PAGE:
April 26, 2006
The Revolutionizing Prosthetics Program will create, within this decade, a fully functional (motor and sensory) upper limb that responds to direct neural control. This revolution will occur by capitalizing on decades of previous DARPA investments in neuroscience, robotics, sensors, power systems, and actuation. In particular, this program builds on DSO's HAND Program, which has recently decoded the brain's motor signals with such fidelity that motor movements of a robotic arm can be achieved entirely by direct brain control. In two years, DSO will deliver a prosthetic for clinical trials that is far more advanced than any currently available. This device will enable many degrees of freedom for grasping and other hand functions, and will be rugged and resilient to environmental factors. In four years, DSO will deliver a prosthetic for clinical trials that has function almost identical to a natural limb in terms of motor control and dexterity, sensory feedback (including proprioception), weight, and environmental resilience. The four-year device will be directly controlled by neural signals. The results of this program will allow upper limb amputees to have as normal a life as possible despite their severe injuries.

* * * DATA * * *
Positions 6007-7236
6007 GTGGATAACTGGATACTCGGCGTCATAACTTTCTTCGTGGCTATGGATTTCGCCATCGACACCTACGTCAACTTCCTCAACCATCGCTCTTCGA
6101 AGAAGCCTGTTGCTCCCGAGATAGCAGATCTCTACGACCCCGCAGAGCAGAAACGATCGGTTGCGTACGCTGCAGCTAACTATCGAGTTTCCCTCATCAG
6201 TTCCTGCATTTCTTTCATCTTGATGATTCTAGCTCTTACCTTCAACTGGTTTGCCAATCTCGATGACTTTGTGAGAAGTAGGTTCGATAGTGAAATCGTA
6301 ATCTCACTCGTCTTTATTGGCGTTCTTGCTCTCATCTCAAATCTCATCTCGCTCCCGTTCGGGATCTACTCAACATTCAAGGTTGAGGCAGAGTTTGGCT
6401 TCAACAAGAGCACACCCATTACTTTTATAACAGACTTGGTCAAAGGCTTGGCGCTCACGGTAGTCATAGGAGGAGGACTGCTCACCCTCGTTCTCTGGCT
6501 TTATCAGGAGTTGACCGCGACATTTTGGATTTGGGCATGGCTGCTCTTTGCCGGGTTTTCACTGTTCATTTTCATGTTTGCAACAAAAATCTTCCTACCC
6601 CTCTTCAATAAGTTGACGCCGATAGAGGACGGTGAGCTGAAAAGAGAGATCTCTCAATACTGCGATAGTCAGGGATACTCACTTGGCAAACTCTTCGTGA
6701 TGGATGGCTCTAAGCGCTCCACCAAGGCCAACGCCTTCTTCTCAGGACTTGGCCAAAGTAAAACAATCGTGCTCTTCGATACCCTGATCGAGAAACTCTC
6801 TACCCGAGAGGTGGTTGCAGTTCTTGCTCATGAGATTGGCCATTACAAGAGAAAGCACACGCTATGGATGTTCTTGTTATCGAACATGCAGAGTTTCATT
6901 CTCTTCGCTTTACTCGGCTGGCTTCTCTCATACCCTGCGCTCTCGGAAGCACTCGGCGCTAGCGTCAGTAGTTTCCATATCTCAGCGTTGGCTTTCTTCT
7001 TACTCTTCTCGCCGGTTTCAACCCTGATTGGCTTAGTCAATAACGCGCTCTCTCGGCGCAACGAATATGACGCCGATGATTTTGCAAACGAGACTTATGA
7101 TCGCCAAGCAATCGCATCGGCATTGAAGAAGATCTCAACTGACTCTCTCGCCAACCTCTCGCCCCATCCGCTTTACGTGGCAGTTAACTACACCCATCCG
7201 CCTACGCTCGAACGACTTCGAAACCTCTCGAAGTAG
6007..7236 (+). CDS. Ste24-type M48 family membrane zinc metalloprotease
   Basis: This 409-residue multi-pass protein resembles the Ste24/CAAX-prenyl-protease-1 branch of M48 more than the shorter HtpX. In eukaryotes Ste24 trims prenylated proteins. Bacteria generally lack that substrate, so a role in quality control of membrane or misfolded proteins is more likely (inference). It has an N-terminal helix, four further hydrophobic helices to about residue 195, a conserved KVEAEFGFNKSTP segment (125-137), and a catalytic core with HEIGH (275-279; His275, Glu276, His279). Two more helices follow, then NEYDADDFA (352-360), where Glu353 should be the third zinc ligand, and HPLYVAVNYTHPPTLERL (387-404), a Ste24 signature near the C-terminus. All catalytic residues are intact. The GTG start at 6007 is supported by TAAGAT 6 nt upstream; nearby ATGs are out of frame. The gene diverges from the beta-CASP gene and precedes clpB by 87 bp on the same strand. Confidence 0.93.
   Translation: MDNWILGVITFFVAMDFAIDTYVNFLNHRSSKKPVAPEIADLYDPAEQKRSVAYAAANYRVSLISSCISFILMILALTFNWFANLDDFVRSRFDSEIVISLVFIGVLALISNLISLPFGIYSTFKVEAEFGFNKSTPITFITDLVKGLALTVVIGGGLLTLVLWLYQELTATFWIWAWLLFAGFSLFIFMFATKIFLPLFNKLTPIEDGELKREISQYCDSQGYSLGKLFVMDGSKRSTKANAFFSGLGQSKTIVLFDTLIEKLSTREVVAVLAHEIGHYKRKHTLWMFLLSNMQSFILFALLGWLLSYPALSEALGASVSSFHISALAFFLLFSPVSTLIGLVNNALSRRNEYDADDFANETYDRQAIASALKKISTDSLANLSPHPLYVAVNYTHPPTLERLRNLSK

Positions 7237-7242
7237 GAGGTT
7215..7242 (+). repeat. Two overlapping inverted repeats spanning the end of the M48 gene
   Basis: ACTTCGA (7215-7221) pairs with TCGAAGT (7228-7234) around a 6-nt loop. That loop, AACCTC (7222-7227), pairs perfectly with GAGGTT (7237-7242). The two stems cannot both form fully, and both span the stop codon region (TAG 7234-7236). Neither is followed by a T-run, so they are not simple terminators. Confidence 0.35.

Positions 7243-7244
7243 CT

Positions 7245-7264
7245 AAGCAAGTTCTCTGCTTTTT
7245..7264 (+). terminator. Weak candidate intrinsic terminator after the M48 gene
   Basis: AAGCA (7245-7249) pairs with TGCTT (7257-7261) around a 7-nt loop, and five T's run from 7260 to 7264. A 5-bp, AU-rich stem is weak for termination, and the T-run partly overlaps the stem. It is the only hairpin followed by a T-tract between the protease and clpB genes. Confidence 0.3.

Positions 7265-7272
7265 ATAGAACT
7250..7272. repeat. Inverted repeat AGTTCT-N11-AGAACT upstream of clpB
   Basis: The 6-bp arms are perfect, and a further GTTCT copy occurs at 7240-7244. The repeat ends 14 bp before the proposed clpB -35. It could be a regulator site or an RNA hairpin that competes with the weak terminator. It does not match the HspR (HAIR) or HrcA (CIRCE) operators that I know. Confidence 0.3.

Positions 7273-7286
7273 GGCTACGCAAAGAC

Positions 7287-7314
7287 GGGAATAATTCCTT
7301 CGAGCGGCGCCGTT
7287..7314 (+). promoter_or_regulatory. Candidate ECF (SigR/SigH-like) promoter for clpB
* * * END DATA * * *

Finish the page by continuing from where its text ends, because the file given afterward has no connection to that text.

COL Geoffrey Ling, M.D., Ph.D., comes to DARPA from a recent tenure as professor and Acting Chair of the Department of Neurology at the Uniformed Services University of the Health Sciences (USUHS). He received his doctorate in pharmacology from Cornell University's Graduate School of Medical Sciences and his medical degree from Georgetown University. He completed his neurology residency at Walter Reed Army Medical Center, conducted further studies under a neuropharmacology research fellowship at Sloan-Kettering Cancer Center, and completed a neurointensive care fellowship at Johns Hopkins Hospital. In addition to his DARPA programs, he serves on the critical care staff at Walter Reed Army Medical Center and Johns Hopkins Hospital. His research interests focus on brain and spinal cord injury, particularly that which is relevant to the military. His work studied diagnostic and therapeutic responses as well as elucidation of the basic mechanisms of penetrating injury.